I had a little surprise the other day. I was asked to set up a SSL/TLS connection to a database and I refused, saying it would break our license agreement as we don’t have the Advanced Security Option. I opened the 11gR2 licensing manual to include a link in my email response and found this.
“Network encryption (native network encryption and SSL/TLS) and strong authentication services (Kerberos, PKI, and RADIUS) are no longer part of Oracle Advanced Security and are available in all licensed editions of all supported releases of the Oracle database.”
I checked the 11gR1, and 10gR2 docs also. Sure enough, it was removed from the Advanced Security Option from 10gR2 onward (check out update below). Check out the 10g licensing doc here, specifically the last paragraph in that linked section.
The documentation on this configuration is split among a number of manuals, most of which still say it is part of the Advanced Security Option. That made me a little nervous, so I raised an SR with Oracle to confirm the licensing situation and file bug reports against the docs to correct the inconsistency. Their response was it is definitely free and the docs are being amended to bring them in line with the licensing manual. Happy days!
Lessons learned here are:
- Skim through the licensing manual for every new release to see what bits are now free.
- Don’t trust the technical docs for licensing information. Always cross check with the licensing manual and assume that’s got the correct information. If in doubt, raise an SR to check.
As far as the configuration is concerned, I had never written about this functionality before, so I thought I should do backfill articles on it.
The documentation for TCP/IP with SSL/TCP is rather convoluted, so you could be forgiven for thinking it was rocket science. Actually, it’s pretty simple to set up. It was only after I finished doing it I found a reference to the following MOS note.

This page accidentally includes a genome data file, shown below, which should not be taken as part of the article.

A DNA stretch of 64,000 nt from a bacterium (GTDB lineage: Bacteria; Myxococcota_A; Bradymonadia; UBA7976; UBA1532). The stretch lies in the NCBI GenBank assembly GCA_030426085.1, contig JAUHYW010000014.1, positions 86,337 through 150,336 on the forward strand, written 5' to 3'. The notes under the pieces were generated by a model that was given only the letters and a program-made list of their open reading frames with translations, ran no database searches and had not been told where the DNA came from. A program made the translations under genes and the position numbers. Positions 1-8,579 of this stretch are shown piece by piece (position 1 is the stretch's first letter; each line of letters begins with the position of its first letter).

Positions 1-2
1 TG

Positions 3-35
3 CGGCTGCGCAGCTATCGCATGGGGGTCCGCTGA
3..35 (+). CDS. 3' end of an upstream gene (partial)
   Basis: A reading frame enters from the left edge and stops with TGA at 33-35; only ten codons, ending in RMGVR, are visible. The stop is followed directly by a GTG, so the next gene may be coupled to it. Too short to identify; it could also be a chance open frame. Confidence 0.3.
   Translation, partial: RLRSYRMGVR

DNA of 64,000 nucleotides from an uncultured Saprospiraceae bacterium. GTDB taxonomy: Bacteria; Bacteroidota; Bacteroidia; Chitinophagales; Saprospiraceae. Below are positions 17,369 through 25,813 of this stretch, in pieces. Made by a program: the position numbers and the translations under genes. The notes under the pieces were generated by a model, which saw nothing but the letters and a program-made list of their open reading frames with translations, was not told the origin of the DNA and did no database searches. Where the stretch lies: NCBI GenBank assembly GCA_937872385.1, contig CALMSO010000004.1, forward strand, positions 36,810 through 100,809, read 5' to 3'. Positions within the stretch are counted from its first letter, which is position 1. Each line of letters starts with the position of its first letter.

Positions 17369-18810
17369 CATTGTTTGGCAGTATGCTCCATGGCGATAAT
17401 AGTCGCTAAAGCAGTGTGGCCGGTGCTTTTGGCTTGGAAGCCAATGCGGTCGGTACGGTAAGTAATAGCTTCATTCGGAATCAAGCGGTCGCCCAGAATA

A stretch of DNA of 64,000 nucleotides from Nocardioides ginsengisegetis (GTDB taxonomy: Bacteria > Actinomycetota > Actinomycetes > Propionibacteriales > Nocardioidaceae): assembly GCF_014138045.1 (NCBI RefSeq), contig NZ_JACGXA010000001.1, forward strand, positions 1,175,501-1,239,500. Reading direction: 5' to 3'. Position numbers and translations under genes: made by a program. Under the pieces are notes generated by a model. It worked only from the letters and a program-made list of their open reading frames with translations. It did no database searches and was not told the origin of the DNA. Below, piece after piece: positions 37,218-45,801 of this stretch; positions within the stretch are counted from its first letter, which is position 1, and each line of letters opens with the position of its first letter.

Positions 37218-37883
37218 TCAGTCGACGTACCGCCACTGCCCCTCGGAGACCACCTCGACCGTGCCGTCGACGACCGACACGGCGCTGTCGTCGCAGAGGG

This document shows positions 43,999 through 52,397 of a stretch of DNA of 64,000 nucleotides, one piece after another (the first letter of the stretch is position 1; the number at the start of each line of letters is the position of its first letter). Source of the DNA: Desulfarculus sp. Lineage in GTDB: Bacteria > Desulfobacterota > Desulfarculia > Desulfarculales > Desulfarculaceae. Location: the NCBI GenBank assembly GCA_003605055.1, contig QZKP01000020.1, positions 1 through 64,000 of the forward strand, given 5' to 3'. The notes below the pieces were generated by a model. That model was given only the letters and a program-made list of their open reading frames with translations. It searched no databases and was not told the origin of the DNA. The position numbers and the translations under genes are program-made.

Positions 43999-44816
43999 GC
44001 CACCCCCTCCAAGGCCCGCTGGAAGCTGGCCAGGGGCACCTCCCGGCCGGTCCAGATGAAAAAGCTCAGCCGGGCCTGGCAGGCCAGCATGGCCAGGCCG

It would have saved me a lot of bloody time if the documentation included this. I would never have bothered to write the article in the first place!
For a lot of people, encrypting database connections is probably not that big a deal. If your databases and application servers are sitting behind a firewall in a “safe” part of your network, then why bother?
If there are direct database connections crossing network zones, that’s a different matter! Did anyone mention “cloud”? If you need to connect to your cloud databases from application servers or client tool sitting on-premise, I guess encrypted database connections are pretty high up your list of requirements, or at least they should be. Good job it is free now.
It seems I’m not the only person behind the times on this licensing change. The Amazon AWS RDS for Oracle documentation has made the same mistake. I’ve written to them to ask them to correct this page also.
Update: Simon, Jacco, Franck and Patrick all pointed out this licensing change was due to this security exploit. It was made public during 11.2, but the license change was made retrospectively back to 10.2. I don’t feel so bad about it now.
Update2: I’ve added a link to the Native Network Encryption stuff, based on the comment by Markus.